When Microsoft began to send out invitations for its Windows 8 launch event on Oct. 25, many expected to learn more about the company's new Surface tablet as well. Now, Microsoft has confirmed that the Surface will indeed make an appearance, as another invitation sent Friday highlighted the tablet’s debut.
“You’re invited to celebrate Windows 8. Including a Microsoft Surface Reception,” read the invite.
The PC software-maker plans to launch the Surface starting at midnight on the day of its release, Oct. 26. A Microsoft spokesperson shared this information with The Verge, adding that some of Microsoft’s holiday retail locations will open for the Surface’s midnight launch.
These temporary “pop-up” stores will open on Oct. 26, and the majority of these retailers will be located in the same mall or shopping center as Apple stores, according to Computer World. Microsoft announced these short-term stores last month and now includes them in their full list of retail locations on their website.
As Windows 8 and its associated products prepare to hit the market, the Redmond, Wash.-based software giant has begun ramping up its advertising campaign. The most recent ad sparked attention in Chicago, where Microsoft posted what appeared to be a hand-painted graffiti-style Surface on a brick wall, just one block away from an Apple Store.
Apple enthusiasts have taken notice of this move: iOnApple writer Yoni Heisler described the advertisement as “bizarre.”
“I happened to be riding the bus in Chicago where I came across a particularly bizarre advertisement for Microsoft’s upcoming tablets on the side wall of a car wash,” Heisler wrote. “There’s just no way that could be real, right?”
Heisler’s confusion came from the simplicity of the ad, calling it “low rent” for Microsoft’s typical marketing approaches.
Despite these ads and event announcements, Microsoft has not disclosed any information regarding the Surface tablet’s price. CEO Steve Ballmer has hinted that it may fall in the price range of $300 to $800, which is a large gap that he described as the “sweet spot” for tablet prices.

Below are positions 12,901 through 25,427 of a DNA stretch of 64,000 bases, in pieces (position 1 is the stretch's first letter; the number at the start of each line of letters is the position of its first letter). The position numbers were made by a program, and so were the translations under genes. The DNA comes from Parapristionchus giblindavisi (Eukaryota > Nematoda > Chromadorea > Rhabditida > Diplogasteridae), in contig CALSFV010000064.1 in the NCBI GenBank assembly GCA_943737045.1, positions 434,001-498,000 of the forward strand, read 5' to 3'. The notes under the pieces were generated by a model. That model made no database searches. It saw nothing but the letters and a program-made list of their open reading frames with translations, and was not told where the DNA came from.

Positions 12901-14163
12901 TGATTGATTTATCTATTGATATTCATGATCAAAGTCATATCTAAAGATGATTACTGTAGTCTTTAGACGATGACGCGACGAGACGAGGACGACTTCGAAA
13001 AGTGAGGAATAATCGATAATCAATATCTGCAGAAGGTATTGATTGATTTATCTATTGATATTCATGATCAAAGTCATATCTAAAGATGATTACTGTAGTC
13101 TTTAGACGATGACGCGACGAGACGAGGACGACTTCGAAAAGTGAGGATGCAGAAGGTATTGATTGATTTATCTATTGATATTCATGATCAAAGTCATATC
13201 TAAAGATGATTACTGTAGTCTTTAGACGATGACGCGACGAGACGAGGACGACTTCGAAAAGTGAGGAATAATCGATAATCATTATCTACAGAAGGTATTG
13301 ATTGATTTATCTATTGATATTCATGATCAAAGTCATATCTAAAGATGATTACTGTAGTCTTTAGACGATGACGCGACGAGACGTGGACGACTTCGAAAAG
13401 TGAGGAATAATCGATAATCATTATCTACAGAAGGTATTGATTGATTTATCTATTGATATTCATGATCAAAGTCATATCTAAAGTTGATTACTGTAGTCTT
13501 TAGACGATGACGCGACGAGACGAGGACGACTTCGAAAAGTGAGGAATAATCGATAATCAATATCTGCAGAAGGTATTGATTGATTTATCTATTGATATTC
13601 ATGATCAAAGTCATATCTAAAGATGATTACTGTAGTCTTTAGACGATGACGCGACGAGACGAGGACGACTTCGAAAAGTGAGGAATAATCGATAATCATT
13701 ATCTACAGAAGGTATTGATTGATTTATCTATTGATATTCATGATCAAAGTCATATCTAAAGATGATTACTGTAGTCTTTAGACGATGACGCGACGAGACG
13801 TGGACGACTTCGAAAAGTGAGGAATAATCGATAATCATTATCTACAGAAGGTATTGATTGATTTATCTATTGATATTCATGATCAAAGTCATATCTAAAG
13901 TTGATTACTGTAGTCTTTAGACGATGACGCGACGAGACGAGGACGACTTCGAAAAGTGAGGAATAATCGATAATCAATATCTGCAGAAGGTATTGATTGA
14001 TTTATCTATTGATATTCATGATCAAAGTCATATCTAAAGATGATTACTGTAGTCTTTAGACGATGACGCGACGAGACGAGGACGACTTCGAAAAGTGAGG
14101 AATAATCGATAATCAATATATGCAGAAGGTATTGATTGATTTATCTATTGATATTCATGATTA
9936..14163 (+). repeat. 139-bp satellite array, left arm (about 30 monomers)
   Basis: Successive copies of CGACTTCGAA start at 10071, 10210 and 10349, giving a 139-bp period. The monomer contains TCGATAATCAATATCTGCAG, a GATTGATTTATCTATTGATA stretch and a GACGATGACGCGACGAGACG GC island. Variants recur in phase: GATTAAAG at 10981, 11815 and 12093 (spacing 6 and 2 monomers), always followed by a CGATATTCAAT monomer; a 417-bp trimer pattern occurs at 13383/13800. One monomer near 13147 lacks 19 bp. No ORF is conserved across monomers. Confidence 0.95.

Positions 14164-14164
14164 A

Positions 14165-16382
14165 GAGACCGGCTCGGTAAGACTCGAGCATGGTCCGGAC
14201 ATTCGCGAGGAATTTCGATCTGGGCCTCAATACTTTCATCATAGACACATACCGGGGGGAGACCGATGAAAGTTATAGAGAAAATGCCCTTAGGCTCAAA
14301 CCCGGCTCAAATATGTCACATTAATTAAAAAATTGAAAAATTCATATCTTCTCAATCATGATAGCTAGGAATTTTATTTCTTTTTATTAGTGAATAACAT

“If you say to somebody, ‘Would you use one of the 7-inch tablets, would somebody ever use a Kindle [Kindle Fire, $199] to do their homework?’ The answer is no; you never would,” Ballmer said to The Seattle Times. “It’s just not a good enough product. It doesn’t mean you might not read a book on it…If you look at the bulk of the PC market, it would run between, say, probably $300 to about $700 or $800. That’s the sweet spot.”
Microsoft is entering the tablet industry at a crucial time when mobile slates are on track to outshine traditional PCs. A recent report from Forrester Research supports this notion, indicating that tablets will become the primary computing choice for millions around the world. Global tablet sales are projected to reach 375 million in 2016, the report says.
“Next year, tablets will outsell desktop PCs,” said Terry Myerson, Microsoft's VP of Windows Web Services, in an interview with CNET at the TechEd Europe conference in June. Myerson added that “touch” functionality will revolutionize the PC industry “just like the mouse did.”
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